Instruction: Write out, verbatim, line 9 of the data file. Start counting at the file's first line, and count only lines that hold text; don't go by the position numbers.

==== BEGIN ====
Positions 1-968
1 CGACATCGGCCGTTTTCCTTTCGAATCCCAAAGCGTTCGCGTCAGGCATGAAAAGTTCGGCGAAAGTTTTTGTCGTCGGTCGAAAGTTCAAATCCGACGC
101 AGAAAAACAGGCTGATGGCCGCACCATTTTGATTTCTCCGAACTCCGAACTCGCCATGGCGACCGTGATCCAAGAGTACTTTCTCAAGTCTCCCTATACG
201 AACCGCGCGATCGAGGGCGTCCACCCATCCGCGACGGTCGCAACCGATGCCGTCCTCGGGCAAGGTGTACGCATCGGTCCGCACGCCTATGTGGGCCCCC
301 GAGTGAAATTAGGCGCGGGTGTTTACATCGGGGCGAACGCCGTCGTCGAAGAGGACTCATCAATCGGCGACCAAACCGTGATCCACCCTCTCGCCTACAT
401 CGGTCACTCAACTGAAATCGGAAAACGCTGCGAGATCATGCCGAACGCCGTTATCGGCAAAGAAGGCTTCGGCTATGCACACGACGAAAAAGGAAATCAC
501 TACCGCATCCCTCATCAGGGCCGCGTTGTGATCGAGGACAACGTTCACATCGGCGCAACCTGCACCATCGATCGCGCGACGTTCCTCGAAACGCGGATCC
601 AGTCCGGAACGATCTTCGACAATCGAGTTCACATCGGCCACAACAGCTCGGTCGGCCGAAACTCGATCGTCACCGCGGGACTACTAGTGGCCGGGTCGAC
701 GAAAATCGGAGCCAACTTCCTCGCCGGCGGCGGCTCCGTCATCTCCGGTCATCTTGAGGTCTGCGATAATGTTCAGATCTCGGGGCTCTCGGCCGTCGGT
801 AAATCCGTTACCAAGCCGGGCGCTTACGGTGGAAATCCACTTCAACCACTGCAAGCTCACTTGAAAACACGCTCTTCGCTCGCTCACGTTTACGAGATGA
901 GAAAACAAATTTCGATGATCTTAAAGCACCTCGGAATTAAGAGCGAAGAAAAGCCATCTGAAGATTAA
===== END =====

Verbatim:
701 GAAAATCGGAGCCAACTTCCTCGCCGGCGGCGGCTCCGTCATCTCCGGTCATCTTGAGGTCTGCGATAATGTTCAGATCTCGGGGCTCTCGGCCGTCGGT